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The rising burden of Non-communicable Diseases

Taita Taveta has been ranked 16th nationally in the Non-Communicable Diseases (NCDs) mortality rate in a recently released national health survey.

The county’s NCD mortality stood at 46 per cent, a trend that has placed a heavy burden on the health sector amidst a global pandemic and dwindling economic status of the locals.

Speaking during a meeting to launch a working technical group for the County’s NCDs steering and strategy technical committee, Margaret Chuya, County Nursing Officer said NCDs are taking the center stage not only in mortality rates but also in the resources going to the treatment of such cases.

“We can’t ignore the figures both at the county and national level. A lot of our efforts and resources are going to NCD cases and we need to rethink our approach to dealing with this epidemic, especially now that it’s a norm among the poor and vulnerable populace,” she said.

Chuya further added that she was optimistic that it is possible to reduce the national NCD mortality rates with the help of the national government and global stakeholders.

“While the numbers don’t look good, it’s possible to bring the mortality rate down with the help of the national government and global partners and well-wishers,” added Chuya.

Nationally, NCDs-related deaths are at 39 per cent, making it a silent epidemic that deserves not only financial support but also policy formulation for prevention and control.

In efforts to reduce the high mortality rate related to NCDs, the Kenya Medical Research Institute (KEMRI) has developed a multi-pronged strategy to prevent and control conditions such as obesity, hypertension, diabetes, cancer, drug, and substance abuse among others.

There has been a shift in NCDs from the likes of cancer, severe respiratory conditions, and diabetes from being associated with the socially and economically affluent populations to being common in the poor and vulnerable groups of the poor, women, and the young.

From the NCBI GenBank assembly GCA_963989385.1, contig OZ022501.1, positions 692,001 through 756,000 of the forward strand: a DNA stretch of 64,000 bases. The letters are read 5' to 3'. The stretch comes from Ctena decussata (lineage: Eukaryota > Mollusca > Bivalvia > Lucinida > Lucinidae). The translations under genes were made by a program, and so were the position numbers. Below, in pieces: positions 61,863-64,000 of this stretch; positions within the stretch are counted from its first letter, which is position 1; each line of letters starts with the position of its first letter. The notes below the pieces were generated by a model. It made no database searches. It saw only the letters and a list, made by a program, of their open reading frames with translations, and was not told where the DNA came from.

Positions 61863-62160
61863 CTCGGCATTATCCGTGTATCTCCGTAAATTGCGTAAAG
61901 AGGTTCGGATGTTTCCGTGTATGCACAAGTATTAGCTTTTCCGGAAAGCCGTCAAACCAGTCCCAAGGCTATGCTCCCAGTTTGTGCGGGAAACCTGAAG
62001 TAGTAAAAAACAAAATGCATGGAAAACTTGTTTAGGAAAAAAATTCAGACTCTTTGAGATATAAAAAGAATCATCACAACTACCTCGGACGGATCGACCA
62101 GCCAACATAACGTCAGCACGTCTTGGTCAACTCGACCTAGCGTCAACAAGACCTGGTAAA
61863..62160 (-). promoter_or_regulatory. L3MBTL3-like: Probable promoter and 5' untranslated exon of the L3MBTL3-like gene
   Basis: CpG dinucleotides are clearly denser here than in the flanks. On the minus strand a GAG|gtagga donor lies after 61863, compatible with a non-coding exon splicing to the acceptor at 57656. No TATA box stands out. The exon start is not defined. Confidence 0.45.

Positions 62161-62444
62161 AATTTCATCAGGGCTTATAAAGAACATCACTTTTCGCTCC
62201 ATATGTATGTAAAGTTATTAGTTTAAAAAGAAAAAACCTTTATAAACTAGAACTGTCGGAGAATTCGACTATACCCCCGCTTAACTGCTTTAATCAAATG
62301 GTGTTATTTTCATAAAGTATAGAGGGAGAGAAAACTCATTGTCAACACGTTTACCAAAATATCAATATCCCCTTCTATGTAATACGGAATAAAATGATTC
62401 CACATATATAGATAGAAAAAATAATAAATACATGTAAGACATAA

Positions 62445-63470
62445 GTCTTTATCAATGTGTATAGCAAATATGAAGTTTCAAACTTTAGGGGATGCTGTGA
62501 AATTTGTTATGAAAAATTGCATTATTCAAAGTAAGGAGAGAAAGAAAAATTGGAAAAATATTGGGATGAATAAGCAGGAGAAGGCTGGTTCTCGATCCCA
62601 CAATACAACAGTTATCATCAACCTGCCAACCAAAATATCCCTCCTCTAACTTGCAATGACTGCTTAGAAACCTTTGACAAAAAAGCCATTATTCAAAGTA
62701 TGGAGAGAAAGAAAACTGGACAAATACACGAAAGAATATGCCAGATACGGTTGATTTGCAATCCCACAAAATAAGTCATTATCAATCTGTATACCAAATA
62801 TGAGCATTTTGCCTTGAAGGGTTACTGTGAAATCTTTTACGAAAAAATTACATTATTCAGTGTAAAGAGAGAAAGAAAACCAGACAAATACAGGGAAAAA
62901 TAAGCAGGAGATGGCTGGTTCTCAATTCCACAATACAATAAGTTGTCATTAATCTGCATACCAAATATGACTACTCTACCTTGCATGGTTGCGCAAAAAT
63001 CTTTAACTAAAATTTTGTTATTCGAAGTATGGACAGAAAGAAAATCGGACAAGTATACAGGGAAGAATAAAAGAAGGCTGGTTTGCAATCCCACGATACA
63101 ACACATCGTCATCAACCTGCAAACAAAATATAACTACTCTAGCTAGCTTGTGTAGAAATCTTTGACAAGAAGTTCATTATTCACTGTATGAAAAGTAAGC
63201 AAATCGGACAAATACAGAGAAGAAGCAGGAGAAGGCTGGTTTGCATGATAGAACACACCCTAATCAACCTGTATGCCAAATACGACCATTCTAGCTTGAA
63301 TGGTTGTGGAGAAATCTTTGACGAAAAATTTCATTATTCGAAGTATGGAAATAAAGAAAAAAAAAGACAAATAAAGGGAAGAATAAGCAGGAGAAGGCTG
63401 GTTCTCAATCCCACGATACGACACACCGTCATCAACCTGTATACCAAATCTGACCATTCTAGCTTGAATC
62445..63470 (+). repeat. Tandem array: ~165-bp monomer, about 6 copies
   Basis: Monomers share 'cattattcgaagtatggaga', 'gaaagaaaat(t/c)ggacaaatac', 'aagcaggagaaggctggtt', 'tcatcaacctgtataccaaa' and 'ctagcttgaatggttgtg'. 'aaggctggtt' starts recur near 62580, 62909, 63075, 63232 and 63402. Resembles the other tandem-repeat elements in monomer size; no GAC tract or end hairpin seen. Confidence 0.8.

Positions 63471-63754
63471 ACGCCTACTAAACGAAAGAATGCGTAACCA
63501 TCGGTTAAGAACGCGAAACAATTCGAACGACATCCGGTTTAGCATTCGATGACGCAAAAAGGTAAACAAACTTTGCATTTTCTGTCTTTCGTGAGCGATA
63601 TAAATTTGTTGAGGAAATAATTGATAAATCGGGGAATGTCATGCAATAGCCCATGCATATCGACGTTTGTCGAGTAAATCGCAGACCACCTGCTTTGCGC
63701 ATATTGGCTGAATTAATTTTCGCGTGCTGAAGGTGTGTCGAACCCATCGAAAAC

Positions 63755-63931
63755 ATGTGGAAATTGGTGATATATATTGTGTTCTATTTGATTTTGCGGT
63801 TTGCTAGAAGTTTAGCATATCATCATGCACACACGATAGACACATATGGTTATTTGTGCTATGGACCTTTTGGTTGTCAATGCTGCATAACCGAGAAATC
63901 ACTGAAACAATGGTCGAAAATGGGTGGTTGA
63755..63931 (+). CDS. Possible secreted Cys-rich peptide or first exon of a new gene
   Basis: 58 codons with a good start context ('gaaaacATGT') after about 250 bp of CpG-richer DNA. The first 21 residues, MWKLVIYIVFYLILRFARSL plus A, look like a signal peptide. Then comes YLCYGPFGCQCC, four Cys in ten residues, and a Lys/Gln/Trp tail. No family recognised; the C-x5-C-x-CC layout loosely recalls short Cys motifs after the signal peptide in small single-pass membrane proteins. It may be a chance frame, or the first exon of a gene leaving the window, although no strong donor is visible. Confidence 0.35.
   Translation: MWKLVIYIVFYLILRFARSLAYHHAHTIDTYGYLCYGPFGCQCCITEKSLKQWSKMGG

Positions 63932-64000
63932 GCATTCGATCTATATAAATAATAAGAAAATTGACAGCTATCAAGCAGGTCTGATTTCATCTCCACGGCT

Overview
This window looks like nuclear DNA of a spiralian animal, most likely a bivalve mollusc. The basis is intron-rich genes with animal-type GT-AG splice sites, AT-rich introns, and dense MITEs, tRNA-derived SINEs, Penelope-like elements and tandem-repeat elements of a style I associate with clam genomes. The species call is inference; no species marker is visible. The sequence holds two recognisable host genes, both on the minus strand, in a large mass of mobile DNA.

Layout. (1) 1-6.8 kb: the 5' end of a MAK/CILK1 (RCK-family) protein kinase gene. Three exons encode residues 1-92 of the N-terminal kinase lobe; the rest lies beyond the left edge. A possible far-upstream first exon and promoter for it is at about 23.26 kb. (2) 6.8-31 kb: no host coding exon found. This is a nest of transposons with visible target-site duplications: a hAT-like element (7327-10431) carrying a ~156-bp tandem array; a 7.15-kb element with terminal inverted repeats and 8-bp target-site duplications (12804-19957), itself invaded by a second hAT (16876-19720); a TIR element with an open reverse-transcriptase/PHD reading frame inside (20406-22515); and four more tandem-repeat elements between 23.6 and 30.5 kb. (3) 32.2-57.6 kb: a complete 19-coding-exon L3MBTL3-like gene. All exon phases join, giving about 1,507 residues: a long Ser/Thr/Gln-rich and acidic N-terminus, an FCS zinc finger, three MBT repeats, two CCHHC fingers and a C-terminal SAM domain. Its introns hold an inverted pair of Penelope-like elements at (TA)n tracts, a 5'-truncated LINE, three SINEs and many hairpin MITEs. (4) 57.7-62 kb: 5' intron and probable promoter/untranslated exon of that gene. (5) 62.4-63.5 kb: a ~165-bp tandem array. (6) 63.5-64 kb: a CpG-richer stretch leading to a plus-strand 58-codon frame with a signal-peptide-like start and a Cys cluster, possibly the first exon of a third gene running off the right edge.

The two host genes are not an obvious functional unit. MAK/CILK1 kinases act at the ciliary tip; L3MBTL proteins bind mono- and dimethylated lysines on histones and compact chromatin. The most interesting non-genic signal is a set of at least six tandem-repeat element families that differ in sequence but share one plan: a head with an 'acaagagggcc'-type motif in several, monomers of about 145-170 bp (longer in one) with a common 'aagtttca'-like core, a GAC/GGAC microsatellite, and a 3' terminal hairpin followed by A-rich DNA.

According to the World Health Organisation (WHO), 1 in every 4 deaths of adult women around the globe is directly related to NCDs.

Mostly invisible and under-appreciated because of poverty and imbalanced access to quality healthcare, NCDs have a lasting impact on individuals, families, and communities and overall hindrance to economic development not only in Kenya but the entire world.

In realization of the challenge caused by NCDs, KEMRI has a programme whose scope touches on basic, clinical, operational, and applied research to develop prevention and control regimens affordable to all.

On its part, the national government has constantly been empowering and leveling the health sector to cater for the needs of the poor and marginalised population.

Through Universal Health Care (UHC), access and affordability of quality healthcare services have been improved immensely with a targeted reach for remote communities.

In yet another front to prevent and control NCDs, the Ministry of Health is currently implementing the National Strategic Plan for the Prevention and Control of Non-Communicable Diseases 2021/22-2025/26.

The strategic plan that follows a similar one that ran from 2015 to 2020 is a national blueprint to inform the response, prevention, and control of NCDs both nationally and at the county level and is adapted from the WHO’s NCD Action Plan.

In Taita Taveta’s Moi County Referral Hospital –Voi (MCRH-Voi), a futuristic cancer centre has been a turning point in addressing the screening and treatment of cancer cases that were originally referred to hospitals in Mombasa or Nairobi.

By Arnold Linga Masila

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